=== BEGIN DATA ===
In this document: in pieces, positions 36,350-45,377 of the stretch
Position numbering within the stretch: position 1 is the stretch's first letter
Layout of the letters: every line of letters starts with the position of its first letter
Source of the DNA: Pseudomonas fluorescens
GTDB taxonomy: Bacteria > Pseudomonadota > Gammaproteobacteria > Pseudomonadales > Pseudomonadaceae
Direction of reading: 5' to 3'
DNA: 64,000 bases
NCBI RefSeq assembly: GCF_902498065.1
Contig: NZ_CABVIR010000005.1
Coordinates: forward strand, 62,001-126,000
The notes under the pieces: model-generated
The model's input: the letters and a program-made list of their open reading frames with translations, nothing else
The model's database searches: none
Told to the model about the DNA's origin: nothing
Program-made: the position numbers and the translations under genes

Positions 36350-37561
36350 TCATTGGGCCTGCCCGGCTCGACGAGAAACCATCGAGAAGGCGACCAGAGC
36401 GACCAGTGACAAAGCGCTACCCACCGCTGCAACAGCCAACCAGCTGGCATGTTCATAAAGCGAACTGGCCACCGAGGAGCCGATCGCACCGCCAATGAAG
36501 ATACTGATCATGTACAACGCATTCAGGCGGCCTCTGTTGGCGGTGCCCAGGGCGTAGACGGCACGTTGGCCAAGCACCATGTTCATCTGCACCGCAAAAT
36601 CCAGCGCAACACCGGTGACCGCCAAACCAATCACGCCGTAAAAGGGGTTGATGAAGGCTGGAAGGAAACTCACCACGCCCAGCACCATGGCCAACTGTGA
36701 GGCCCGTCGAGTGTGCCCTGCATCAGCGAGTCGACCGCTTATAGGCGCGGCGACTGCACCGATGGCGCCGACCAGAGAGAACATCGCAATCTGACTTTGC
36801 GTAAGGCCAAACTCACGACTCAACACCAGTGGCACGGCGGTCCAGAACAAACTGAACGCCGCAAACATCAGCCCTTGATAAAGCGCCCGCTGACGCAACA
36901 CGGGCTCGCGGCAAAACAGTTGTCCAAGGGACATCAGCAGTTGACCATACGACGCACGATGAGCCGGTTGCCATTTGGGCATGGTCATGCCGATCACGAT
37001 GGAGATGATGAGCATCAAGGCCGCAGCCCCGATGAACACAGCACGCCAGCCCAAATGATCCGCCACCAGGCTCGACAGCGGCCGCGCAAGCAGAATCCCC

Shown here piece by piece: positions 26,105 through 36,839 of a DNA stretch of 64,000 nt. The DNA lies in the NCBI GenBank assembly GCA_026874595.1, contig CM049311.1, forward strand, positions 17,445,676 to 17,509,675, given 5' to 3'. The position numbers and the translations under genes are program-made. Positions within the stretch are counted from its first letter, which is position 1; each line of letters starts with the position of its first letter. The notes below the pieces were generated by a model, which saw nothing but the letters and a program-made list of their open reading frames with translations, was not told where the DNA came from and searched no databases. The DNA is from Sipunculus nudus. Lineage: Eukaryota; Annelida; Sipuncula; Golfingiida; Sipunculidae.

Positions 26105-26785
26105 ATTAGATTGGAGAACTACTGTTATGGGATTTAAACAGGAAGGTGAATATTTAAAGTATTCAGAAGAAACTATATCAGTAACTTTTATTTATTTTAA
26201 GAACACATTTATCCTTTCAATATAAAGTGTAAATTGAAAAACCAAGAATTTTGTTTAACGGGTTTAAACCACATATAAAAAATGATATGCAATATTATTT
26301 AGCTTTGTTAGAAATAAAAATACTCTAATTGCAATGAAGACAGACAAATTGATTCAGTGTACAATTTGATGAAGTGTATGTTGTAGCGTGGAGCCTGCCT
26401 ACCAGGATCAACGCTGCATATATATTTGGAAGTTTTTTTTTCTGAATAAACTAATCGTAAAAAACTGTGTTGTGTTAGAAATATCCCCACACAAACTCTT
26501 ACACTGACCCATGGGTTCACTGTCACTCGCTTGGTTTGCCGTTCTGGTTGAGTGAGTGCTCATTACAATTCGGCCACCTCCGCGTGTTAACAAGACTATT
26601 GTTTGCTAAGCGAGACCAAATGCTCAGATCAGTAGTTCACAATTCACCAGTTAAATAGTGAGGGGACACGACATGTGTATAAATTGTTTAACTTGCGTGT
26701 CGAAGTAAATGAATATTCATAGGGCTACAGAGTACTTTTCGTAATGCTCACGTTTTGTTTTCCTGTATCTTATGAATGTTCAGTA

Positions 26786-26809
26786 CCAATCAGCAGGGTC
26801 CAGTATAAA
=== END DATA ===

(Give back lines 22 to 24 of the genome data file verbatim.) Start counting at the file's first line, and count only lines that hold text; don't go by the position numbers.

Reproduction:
36801 GTAAGGCCAAACTCACGACTCAACACCAGTGGCACGGCGGTCCAGAACAAACTGAACGCCGCAAACATCAGCCCTTGATAAAGCGCCCGCTGACGCAACA
36901 CGGGCTCGCGGCAAAACAGTTGTCCAAGGGACATCAGCAGTTGACCATACGACGCACGATGAGCCGGTTGCCATTTGGGCATGGTCATGCCGATCACGAT
37001 GGAGATGATGAGCATCAAGGCCGCAGCCCCGATGAACACAGCACGCCAGCCCAAATGATCCGCCACCAGGCTCGACAGCGGCCGCGCAAGCAGAATCCCC